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THE PASSIONAL, OR THE GREAT PROPHECY OF THE SUFFERINGS OF CHRIST, AND OF HIS LATER EXALTATION. Polycarp the Lysian calls this chapter "the golden passional of the Old Testament evangelist." Delitzsch says of it, "It is the centre of this wonderful book of consolation (ch. 40-66), and is the most central, the deepest, and the loftiest thing that the Old Testament prophecy, outstripping itself, has ever achieved". Mr. Urwick remarks on it, "Here we seem to enter the holy of holies of Old Testament prophecy—that sacred chamber wherein are pictured and foretold the sufferings of Christ and the glory which should follow".
The Messianic interpretation of the chapter was universally acknowledged by the Jews until the time of Aben Ezra. It was also assumed as indisputable by the Christian Fathers. Almost all Christian expositors down to the commencement of the nineteenth century took the same view. It was only under the pressure of the Christian controversy that the later Jews abandoned the traditional interpretation, and applied the prophecy
(1) to Jeremiah;
(2) to Josiah;
(3) to the people of Israel.
In the present century a certain number of Christian commentators have adopted one or other of the late Jewish theories, either absolutely or with modifications. It is impossible to examine and refute their arguments here. We must be content to repeat what was urged in the introductory paragraph to Jeremiah 42:1-24.42.22; namely:
(1) that the portraiture of "the Servant of the Lord" in this place has so strong an individuality and such marked personal features that it cannot possibly be a mere personified collective—whether Israel, or faithful Israel, or ideal Israel, or the collective body of the prophets; and
(2) that it goes so infinitely beyond anything of which a mere man was ever capable, that it can only refer to the unique Man—the God-Man—Christ. It is, moreover, applied directly to Christ in Matthew 8:17; Mark 15:28; Luke 22:37; John 12:37, John 12:38; Acts 8:32, Acts 8:33; Romans 10:16; and 1 Peter 2:24, 1 Peter 2:25. The Messianic interpretation is maintained, among moderns, by Hengstenberg, Keil, Umbreit, (Ehler, Delitzsch, Kay, Cheyne, Henderson, Alexander, Urwick, and others.
Who hath believed? Isaiah felt that he spoke, mainly, to unbelieving ears (see above, Isaiah 28:9-23.28.15; Isaiah 29:10-23.29.15; Isaiah 30:9-23.30.11; Isaiah 42:23, etc.). The unbelief was likely to be intensified when so marvellous a prophecy was delivered as that which he was now commissioned to put forth. Still, of course, there is rhetorical exaggeration in the question, which seems to imply that no one would believe. Our report; literally, that which has been heard by us. But the word is used technically for a prophetic revelation (see Isaiah 28:9, Isaiah 28:19; Jeremiah 49:14). Here it would seem to refer especially to the Messianic prophecies delivered by Isaiah. To whom is the arm of the Lord revealed? The "arm of the Lord," which has been "made bare in the eyes of all the nations" (Isaiah 52:10), yet requires the eye of faith to see it. Many Jews would not see the working of God's providence in the victories of Cyrus, or in the decision to which he came to restore the Jews to their own country. Unbelief can always assign the most plainly providential arrangements to happy accident.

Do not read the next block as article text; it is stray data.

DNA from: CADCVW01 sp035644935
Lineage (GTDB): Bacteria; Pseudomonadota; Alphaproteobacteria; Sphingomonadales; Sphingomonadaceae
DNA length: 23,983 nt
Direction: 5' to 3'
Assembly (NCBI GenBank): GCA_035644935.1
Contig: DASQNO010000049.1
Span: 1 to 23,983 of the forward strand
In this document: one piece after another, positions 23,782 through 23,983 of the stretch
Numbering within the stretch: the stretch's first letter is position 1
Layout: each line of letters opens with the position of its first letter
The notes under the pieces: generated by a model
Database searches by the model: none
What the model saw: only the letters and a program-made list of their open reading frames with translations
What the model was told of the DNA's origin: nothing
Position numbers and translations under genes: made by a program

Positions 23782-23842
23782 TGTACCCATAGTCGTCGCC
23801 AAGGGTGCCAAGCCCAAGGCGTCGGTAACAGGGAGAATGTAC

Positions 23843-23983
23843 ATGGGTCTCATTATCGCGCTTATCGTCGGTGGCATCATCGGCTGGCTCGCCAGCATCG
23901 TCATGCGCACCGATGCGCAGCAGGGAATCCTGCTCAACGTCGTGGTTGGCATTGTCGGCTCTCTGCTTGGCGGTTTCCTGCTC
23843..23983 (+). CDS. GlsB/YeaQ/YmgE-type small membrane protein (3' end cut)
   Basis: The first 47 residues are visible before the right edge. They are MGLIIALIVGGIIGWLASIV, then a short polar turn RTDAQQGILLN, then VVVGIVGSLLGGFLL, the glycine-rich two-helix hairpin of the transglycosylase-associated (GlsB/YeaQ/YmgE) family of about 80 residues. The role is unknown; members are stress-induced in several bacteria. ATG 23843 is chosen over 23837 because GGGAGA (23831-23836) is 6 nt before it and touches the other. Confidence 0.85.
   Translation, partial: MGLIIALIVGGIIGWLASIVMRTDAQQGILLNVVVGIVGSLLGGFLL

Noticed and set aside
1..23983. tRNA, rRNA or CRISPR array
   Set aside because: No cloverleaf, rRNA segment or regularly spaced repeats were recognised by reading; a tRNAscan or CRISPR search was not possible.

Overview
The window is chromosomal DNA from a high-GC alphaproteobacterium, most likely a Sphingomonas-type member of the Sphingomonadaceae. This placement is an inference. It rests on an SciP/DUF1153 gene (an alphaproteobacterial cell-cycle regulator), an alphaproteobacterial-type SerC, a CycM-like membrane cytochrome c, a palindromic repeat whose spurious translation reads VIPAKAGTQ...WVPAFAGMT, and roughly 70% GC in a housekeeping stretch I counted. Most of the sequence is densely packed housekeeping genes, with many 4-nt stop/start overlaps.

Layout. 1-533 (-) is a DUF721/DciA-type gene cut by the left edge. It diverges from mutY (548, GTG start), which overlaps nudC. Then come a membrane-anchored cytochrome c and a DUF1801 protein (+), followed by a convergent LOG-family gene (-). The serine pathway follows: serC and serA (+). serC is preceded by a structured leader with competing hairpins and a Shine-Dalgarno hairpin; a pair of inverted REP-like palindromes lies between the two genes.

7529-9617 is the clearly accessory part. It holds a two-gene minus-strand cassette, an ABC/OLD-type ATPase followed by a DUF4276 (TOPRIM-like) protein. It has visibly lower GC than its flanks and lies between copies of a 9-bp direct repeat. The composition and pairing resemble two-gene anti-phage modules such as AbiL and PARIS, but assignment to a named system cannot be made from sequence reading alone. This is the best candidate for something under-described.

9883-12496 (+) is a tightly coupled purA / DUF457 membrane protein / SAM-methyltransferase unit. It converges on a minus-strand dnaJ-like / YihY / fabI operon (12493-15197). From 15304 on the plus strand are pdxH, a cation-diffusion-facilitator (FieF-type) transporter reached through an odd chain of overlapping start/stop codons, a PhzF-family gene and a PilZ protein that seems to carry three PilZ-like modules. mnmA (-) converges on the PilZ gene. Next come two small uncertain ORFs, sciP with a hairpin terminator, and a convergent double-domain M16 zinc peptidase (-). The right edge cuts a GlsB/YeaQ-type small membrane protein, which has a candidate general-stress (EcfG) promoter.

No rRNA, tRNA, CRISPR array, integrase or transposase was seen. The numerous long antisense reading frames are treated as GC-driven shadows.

For he shall grow up; rather, now he grew up. The verbs are, all of them, in the past, or completed tense, until Isaiah 53:7, and are to be regarded as "perfects of prophetic certitude." As Mr. Cheyne remarks, "All has been finished before the foundations of the world in the Divine counsels." Before him; i.e. "before Jehovah"—under the fostering care of Jehovah (comp. Luke 2:40, Luke 2:52). God the Father had his eye ever fixed upon the Son with watchfulness and tenderness and love. As a tender plant; literally, as a sapling, or as a sucker (comp. Job 8:16; Job 14:7; Job 15:30; Psalms 80:12; Ezekiel 17:4, Ezekiel 17:22; Hosea 14:6). The "branch" of Isaiah 11:1, Isaiah 11:10—a different word—has nearly the same meaning. The Messiah will be a fresh sprout from the stump of a tree that has been felled; i.e. from the destroyed Davidic monarchy. As a root (so Isaiah 11:10; Revelation 5:5). The "sapling" from the house of David shall become the "root" out of which his Church will grow (comp. John 15:1-43.15.6). Out of a dry ground. Either out of the "dry ground" of a corrupt age and nation, or out of the arid soil of humanity. In the East it is not unusual to see a tall succulent plant growing from a soft which seems utterly devoid of moisture. Such plants have roots that strike deep, and draw their nourishment from a hidden source. He hath no form nor comeliness; rather, he had no form nor majesty. It is scarcely the prophet's intention to describe the personal appearance of our Lord. What he means is that "the Servant" would have no splendid surroundings, no regal pomp nor splendour—nothing about him to attract men's eyes, or make them think him anything extraordinary. It is impossible to suppose that there was not in his appearance something of winning grace and quiet majesty. but it was of a kind that was not adapted to draw the gaze of the multitude. And when we shall see him. Some connect this clause with the preceding, and translate, "He hath no form nor comeliness, that we should regard him; no beauty, that we should desire him" (Lowth, Vitringa, Gesenius, Ewald, Knobel, Henderson, Urwick. But Stier, Delitzsch, Kay, and Mr. Cheyne prefer the construction found in the Authorized Version). No beauty; literally, no sightliness; i.e. nothing to attract the eye or arrest it. The spiritual beauties of holy and sweet expression and majestic calm could only have ben spiritually discerned.